New York state lawmakers are poised to finally approve a major overhaul of election rules aimed at expanding voting and tilting the law in favor of voters.
The legislation, modeled on a Democratic proposal that stalled in Congress and named after the late Rep. John Lewis (D-Ga.), passed on Tuesday in a partisan vote in the Democratic-controlled state Senate. State legislatures, also under Democratic control, are expected to take measures by the end of the week.
Gov. Kathy Hochul (D) has said she will sign the bill once it finally passes.
The companion bill would create a so-called pre-clearance program that would require local governments with a history of discriminating against minority voters to demonstrate that any changes they make to voting laws or electoral procedures will not harm voters of color before they go into effect.
The request comes after the U.S. Supreme Court struck down a similar provision of the federal Voting Rights Act that forced states and cities with a history of discrimination to seek pre-approval from the federal Justice Department before making their own changes to the election process.
The bills would add new penalties for intimidating, deceiving or frustrating voters. In a state where large numbers of voters speak other languages at home, they will expand language assistance programs for voters who speak limited English.
“This bill is the most powerful voting rights bill in the United States, and it calls on New York to live up to its highest ideals,” said state Sen. Zellnor Myrie (D), the bill’s lead author. “This is to preserve the foundations of the country.”
Republicans in the legislature and state GOP did not immediately respond to requests for comment.
Progress in New York’s voting laws has lagged other states for decades. As other states adopt early voting, absentee balloting or online voter registration, New York remains mired in the legacy of robo-politics that value smaller, more controlled voters.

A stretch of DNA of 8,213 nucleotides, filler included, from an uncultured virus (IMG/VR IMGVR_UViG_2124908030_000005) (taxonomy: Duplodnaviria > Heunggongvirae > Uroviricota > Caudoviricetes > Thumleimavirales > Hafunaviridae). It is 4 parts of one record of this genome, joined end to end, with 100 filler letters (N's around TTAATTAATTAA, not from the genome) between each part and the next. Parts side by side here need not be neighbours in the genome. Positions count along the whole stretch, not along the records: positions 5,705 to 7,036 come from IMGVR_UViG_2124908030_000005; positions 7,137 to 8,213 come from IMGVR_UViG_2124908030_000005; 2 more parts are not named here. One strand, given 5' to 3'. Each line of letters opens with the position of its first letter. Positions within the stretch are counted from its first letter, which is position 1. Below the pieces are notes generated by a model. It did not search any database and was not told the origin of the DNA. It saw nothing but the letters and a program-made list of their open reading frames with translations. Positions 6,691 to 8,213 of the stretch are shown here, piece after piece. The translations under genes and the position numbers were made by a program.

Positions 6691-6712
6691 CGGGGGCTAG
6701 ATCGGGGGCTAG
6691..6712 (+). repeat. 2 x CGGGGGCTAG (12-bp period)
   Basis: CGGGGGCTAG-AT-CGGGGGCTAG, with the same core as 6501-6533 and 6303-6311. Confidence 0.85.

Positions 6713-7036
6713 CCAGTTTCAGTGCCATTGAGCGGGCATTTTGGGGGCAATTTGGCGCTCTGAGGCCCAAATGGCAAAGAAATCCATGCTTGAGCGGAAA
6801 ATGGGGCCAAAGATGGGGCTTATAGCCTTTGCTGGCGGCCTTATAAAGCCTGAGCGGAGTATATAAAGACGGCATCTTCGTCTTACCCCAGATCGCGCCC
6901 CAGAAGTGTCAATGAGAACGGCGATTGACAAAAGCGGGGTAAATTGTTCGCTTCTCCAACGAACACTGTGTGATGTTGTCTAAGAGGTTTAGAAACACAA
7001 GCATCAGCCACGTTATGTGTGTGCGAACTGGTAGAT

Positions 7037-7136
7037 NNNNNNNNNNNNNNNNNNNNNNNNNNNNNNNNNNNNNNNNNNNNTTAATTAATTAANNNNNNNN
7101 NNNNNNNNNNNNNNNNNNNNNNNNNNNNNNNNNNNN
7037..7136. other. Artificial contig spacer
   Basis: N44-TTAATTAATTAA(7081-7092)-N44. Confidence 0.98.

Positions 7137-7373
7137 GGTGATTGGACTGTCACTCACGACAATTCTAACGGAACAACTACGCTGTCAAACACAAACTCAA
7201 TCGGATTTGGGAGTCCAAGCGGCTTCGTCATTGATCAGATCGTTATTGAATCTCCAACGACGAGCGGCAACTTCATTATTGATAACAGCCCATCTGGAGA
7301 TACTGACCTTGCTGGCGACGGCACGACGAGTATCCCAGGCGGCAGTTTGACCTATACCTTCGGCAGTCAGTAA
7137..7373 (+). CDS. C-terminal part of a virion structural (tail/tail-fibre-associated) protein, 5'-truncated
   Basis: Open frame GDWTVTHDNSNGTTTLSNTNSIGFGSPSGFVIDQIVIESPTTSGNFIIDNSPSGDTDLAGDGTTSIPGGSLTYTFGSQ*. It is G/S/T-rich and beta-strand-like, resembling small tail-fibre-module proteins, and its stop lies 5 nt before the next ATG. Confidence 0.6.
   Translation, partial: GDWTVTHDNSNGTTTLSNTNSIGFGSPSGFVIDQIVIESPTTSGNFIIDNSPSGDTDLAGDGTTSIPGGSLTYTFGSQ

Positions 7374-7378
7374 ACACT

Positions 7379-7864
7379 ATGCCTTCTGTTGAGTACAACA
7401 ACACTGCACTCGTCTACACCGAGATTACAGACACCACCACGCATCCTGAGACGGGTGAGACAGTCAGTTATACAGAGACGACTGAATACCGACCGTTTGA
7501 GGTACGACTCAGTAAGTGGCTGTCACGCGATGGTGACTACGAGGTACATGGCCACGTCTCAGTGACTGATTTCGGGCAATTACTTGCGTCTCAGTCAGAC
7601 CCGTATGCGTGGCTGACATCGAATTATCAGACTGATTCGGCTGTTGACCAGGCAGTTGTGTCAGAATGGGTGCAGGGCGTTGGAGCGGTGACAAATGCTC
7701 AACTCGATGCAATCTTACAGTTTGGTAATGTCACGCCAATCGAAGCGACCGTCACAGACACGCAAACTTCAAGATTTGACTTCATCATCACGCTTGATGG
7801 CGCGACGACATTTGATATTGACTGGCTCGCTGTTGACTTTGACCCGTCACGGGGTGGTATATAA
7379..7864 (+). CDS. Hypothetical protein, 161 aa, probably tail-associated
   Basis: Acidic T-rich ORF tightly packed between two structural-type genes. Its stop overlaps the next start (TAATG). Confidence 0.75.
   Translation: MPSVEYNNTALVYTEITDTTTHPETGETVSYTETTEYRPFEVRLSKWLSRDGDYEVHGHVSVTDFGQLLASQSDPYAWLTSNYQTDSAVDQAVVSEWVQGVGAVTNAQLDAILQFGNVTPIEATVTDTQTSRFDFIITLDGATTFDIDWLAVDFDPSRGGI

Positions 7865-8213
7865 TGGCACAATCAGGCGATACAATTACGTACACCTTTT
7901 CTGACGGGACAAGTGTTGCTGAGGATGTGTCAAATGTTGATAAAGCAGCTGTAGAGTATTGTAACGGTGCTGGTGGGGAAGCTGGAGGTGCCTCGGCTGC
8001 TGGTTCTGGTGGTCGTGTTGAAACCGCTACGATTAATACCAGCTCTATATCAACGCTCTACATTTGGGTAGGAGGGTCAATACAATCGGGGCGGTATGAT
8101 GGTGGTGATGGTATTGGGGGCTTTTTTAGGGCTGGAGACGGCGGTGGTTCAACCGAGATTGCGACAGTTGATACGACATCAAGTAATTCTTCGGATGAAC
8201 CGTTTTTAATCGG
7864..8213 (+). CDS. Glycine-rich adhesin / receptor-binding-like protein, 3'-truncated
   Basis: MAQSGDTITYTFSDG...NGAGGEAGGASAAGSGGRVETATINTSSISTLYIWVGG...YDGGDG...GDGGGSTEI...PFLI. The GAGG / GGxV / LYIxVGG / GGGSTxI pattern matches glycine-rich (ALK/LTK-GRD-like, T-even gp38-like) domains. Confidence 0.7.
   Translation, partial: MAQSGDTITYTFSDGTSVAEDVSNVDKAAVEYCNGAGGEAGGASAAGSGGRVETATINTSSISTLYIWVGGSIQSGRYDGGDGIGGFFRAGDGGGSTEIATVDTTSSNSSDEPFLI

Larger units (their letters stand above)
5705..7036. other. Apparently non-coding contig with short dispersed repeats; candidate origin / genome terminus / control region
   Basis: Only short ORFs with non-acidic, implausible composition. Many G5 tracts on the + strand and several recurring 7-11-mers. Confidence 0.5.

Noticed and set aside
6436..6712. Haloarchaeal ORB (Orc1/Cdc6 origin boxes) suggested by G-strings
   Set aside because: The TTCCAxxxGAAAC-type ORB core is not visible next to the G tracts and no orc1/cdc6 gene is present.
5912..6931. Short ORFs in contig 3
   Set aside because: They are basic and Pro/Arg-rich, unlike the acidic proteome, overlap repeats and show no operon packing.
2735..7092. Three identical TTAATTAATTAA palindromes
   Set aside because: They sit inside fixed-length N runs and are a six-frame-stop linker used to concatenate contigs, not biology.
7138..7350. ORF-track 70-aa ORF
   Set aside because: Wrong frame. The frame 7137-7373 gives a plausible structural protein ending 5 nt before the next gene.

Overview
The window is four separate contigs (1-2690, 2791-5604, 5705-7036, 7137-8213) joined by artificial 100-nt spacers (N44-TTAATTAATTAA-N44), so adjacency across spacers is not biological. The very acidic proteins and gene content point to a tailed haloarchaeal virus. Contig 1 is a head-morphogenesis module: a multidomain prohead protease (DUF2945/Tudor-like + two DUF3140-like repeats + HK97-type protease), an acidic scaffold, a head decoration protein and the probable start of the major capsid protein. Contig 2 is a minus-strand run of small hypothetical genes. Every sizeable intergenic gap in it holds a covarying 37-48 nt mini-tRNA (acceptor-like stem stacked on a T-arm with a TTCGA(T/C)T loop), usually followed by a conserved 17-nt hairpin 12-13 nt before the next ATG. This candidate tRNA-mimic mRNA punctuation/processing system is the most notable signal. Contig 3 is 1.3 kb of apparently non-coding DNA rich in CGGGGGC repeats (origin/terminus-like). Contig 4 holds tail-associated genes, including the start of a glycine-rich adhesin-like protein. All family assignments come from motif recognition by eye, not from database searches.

In recent years, Republicans who control the state Senate and members of the so-called Independent Democratic Conference have blocked bills to reform and modernize election rules.
But a series of major mistakes by election administrators has brought new scrutiny to the voting process in what was one of the nation’s more progressive states, especially after Democrats regained control of the state Senate.
The new proposal comes after a series of disastrous mistakes made by New York election officials in recent years.In a glaring error, the New York City Board of Elections mistakenly removed more than 120,000 voters from the voting rolls in 2016 — a mistake that led to drop disproportionately Most Hispanic neighborhoods in Brooklyn.
Municipal Election Commission has has been at the center of controversy for many years. In 2001, it falsely double-counted thousands of votes in the Democratic mayoral primary. In 2012, it failed to count votes in the Bronx district amid a bitter battle between then-representatives. Charlie Rangel (D) and then-State Senator Adriano Espaillat (D).
In 2018, the committee’s executive director blamed wet weather for stuck counting scanners and the resulting queue of voters having to wait even after filling out their ballots.
Miley, who chairs the board that oversees elections, has promised voting reforms to reform the agency. Earlier this year, he told The Hill that other reforms were crucial amid a deadlock in Congress over voting rights legislation.
“We’re all working together, not just on defense, but offense,” Mairie said. said in an interview. “Only when we go on the offensive, when we fight the electorate, when we succeed.”